Eurozone banks and contagion risk

Mar 17, 2012·Alasdair Macleod

Greece has now defaulted, and other eurozone governments as well as agencies such as the International Monetary Fund, European Central Bank and European Investment Bank have retrospectively inserted themselves as senior creditors, a precedent that should be of great concern and which has profound implications for private sector banks.

Furthermore, when a state defaults it is only a small part of the whole story, because governments today are major participants in their economies. The consequences of a central government default extend to state guarantees for other entities and related businesses: in the case of Greece its default has altered the assumptions behind all non-central government public-sector loans, such as railway bonds. And the private sector not directly dependent on government subsidies or contracts is also affected by the prospect of excessive taxes.

For this reason, the consequence of Greece’s default goes considerably beyond the loans directly involved, and all other eurozone nations are in a similar position. The headline numbers are a fraction of the total involved.

This brings us to a fundamental truth. Government debt is the basis for fiat money systems. This basis is now being questioned. It is the key component of the capital held by banks, as well as cash and deposits at central banks – both of which are also government creations ultimately backed by government debt. Ever since gold was legislated out of the monetary system, confidence has become totally dependent on the validity of government debt.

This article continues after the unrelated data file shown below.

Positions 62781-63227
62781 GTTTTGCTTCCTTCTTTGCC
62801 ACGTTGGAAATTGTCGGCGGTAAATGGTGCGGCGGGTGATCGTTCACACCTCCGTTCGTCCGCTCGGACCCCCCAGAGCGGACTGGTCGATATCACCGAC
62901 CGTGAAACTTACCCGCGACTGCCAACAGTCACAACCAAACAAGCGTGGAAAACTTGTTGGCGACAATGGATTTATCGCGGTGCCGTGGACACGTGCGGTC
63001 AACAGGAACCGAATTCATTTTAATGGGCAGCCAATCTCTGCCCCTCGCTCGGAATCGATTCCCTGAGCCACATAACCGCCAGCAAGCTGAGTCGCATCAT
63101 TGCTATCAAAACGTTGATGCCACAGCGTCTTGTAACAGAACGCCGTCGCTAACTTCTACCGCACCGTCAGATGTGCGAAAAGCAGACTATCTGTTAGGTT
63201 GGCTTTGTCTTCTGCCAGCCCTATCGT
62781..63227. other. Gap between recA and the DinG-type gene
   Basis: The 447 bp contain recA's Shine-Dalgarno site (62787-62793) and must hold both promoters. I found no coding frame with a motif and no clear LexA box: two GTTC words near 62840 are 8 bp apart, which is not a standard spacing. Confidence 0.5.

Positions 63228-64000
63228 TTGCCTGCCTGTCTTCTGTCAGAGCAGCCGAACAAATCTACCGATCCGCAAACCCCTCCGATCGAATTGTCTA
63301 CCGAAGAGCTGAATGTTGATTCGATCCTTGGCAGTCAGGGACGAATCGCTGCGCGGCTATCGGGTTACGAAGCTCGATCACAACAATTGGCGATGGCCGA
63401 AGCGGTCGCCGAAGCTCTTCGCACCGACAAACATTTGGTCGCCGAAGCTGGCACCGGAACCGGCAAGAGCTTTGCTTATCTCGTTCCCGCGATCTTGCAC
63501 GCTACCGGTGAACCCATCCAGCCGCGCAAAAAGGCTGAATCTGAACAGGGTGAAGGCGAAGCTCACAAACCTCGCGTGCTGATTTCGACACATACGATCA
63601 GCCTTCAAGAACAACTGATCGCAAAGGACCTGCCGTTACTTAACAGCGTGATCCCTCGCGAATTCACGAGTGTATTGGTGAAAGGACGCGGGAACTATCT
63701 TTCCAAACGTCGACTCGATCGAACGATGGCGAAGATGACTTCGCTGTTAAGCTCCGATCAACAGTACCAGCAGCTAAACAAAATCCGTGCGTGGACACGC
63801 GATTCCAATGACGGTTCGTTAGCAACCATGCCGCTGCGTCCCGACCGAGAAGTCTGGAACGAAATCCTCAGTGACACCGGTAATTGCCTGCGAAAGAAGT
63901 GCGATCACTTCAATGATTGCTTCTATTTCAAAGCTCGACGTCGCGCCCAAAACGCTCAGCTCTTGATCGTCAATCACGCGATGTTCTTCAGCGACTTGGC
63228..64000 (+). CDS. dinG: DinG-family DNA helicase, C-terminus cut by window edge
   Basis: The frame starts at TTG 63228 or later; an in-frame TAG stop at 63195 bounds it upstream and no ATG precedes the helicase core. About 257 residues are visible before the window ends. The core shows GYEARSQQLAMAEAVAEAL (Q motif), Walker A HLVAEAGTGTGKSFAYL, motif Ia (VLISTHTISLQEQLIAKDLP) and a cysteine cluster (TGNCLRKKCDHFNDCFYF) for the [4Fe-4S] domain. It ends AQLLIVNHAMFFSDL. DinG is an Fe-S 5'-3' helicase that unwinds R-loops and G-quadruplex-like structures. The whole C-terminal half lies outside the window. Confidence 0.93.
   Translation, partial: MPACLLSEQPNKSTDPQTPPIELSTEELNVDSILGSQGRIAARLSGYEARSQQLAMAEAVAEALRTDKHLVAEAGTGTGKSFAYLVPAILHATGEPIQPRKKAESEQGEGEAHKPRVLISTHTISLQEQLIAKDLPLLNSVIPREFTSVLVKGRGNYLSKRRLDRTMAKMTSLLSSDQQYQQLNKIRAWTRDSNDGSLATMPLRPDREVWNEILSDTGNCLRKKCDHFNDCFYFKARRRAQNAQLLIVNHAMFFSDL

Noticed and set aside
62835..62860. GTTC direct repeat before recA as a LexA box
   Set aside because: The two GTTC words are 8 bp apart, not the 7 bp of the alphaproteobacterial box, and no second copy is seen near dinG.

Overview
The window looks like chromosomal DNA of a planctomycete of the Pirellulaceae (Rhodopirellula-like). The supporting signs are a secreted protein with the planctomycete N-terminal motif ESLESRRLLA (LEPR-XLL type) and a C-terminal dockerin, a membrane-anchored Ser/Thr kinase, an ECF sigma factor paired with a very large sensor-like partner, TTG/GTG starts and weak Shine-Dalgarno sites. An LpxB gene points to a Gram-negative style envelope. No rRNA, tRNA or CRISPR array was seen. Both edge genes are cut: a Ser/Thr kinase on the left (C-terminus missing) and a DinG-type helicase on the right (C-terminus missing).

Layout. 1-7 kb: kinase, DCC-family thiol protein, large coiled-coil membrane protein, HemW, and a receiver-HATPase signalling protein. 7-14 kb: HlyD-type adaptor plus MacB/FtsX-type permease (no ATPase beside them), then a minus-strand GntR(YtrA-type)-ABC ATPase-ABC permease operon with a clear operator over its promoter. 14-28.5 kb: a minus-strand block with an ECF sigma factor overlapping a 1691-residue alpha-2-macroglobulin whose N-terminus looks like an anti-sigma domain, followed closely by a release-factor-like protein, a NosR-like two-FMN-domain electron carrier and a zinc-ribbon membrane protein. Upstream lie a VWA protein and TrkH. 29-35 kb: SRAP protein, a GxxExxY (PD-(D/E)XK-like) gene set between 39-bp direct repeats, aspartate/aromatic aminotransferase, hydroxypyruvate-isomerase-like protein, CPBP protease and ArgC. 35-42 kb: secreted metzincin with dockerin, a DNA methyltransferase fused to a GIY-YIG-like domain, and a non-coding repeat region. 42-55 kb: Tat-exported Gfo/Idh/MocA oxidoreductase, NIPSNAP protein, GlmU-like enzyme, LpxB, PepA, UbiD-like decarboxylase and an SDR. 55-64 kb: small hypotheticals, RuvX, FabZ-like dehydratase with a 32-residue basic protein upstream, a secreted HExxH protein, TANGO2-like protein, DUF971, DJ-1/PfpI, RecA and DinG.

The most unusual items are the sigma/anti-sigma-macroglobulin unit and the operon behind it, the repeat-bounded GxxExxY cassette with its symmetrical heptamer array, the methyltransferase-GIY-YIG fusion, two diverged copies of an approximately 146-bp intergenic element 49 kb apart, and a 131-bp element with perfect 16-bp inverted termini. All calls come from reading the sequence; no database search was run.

The insolvent position of a number of eurozone nations invalidates the general assumption that government paper provides a solid foundation for eurozone banks. That the stronger euro-countries can underwrite the weak is now also doubtful. The precedent that has been set by the retrospective interposition by governments and their agencies as senior creditors undermines the value of government debt even further for private-sector banks, who become junior creditors. It is not surprising that they have re-deposited the bulk of the money lent to them by the ECB with the ECB itself. Euros held at the ECB only give refuge from exposure to specific government paper and is the best of a bad choice. Banks outside the region are exercising the option of opting out altogether.

It may seem unnecessary to question the very basis of the European financial system in this way. But this is bound to be debated in boardrooms across the entire banking network, inside and outside the euro area, and banks will react. It is also the underlying reason why the situation remains so precarious regarding Europe’s debt crisis. The way Greece’s default has been handled brings an increased risk of capital flight from the region at the worst possible time. Funding for all eurozone nations has become a lot more difficult. The ECB will come under growing pressure to not only rescue banks, whose balance sheets are imploding, but also to directly bailout governments as well.

Because of the systemic role of government debt, the crisis can be expected to spread rapidly from the insolvent weaker euro-nations to all the others. In short, the mishandling of Greece’s debt problems has made things worse.

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